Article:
By Tom Standage from the New York Times Sunday Review:
Men enjoying a drink and a chat in a 17th-century coffeehouse. (Hulton Archive/Getty Images)
LONDON — SOCIAL networks stand accused of being enemies of productivity. According to one popular (if questionable) infographic circulating online, the use of Facebook, Twitter and other such sites at work costs the American economy $650 billion each year. Our attention spans are atrophying, our test scores declining, all because of these “weapons of mass distraction.”
Yet such worries have arisen before. In England in the late 1600s, very similar concerns were expressed about another new media-sharing environment, the allure of which seemed to be undermining young people’s ability to concentrate on their studies or their work: the coffeehouse. It was the social-networking site of its day.
Like coffee itself, coffeehouses were an import from the Arab world. England’s first coffeehouse opened in Oxford in the early 1650s, and hundreds of similar establishments sprang up in London and other cities in the following years. People went to coffeehouses not just to drink coffee, but to read and discuss the latest pamphlets and news-sheets and to catch up on rumor and gossip.
Coffeehouses were also used as post offices. Patrons would visit their favorite coffeehouses several times a day to check for new mail, catch up on the news and talk to other coffee drinkers, both friends and strangers. Some coffeehouses specialized in discussion of particular topics, like science, politics, literature or shipping. As customers moved from one to the other, information circulated with them.
The diary of Samuel Pepys, a government official, is punctuated by variations of the phrase “thence to the coffeehouse.” His entries give a sense of the wide-ranging conversations he found there. The ones for November 1663 alone include references to “a long and most passionate discourse between two doctors,” discussions of Roman history, how to store beer, a new type of nautical weapon and an approaching legal trial.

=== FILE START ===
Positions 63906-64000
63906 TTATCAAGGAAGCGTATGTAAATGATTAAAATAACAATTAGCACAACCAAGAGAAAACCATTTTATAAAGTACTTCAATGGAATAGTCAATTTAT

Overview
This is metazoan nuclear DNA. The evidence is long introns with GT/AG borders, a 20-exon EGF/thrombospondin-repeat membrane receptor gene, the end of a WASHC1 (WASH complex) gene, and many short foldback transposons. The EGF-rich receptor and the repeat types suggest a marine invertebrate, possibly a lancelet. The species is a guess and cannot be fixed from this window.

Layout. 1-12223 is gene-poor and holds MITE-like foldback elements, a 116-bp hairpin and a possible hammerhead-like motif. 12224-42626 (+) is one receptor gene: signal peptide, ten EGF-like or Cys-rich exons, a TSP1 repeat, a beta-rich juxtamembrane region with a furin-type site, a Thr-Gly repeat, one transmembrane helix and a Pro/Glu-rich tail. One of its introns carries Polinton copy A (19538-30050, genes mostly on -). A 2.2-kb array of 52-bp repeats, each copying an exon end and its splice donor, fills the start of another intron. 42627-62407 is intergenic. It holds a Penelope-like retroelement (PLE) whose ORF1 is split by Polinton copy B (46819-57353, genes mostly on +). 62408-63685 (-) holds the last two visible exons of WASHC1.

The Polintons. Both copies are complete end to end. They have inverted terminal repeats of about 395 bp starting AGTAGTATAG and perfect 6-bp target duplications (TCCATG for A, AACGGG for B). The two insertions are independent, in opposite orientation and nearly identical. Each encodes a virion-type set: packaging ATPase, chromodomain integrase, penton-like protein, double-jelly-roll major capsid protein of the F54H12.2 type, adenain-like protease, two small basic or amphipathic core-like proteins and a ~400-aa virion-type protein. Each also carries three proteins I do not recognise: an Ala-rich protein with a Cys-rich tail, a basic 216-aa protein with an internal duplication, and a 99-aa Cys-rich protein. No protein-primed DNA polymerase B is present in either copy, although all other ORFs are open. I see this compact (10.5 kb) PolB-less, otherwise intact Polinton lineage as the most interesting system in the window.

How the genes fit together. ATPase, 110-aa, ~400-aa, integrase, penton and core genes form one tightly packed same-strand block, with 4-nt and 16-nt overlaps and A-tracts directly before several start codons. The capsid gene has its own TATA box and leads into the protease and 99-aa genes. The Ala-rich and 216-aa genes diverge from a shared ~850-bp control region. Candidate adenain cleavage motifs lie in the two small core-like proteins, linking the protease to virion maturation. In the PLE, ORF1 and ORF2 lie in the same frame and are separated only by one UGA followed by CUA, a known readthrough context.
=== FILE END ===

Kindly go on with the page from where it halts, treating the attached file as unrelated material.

One reason these conversations were so lively was that social distinctions were not recognized within the coffeehouse walls. Patrons were not merely permitted but encouraged to strike up conversations with strangers from entirely different walks of life. As the poet Samuel Butler put it, “gentleman, mechanic, lord, and scoundrel mix, and are all of a piece.”
Not everyone approved. As well as complaining that Christians had abandoned their traditional beer in favor of a foreign drink, critics worried that coffeehouses were keeping people from productive work. Among the first to sound the alarm, in 1677, was Anthony Wood, an Oxford academic. “Why doth solid and serious learning decline, and few or none follow it now in the University?” he asked. “Answer: Because of Coffea Houses, where they spend all their time.”
Meanwhile, Roger North, a lawyer, bemoaned, in Cambridge, the “vast Loss of Time grown out of a pure Novelty. For who can apply close to a Subject with his Head full of the Din of a Coffee-house?” These places were “the ruin of many serious and hopeful young gentlemen and tradesmen,” according to a pamphlet, “The Grand Concern of England Explained,” published in 1673.
All of which brings to mind the dire warnings issued by many modern commentators. A common cause for concern, both then and now, is that new media-sharing platforms pose a particular danger to the young.
But what was the actual impact of coffeehouses on productivity, education and innovation? Rather than enemies of industry, coffeehouses were in fact crucibles of creativity, because of the way in which they facilitated the mixing of both people and ideas. Members of the Royal Society, England’s pioneering scientific society, frequently retired to coffeehouses to extend their discussions. Scientists often conducted experiments and gave lectures in coffeehouses, and because admission cost just a penny (the price of a single cup), coffeehouses were sometimes referred to as “penny universities.” It was a coffeehouse argument among several fellow scientists that spurred Isaac Newton to write his “Principia Mathematica,” one of the foundational works of modern science.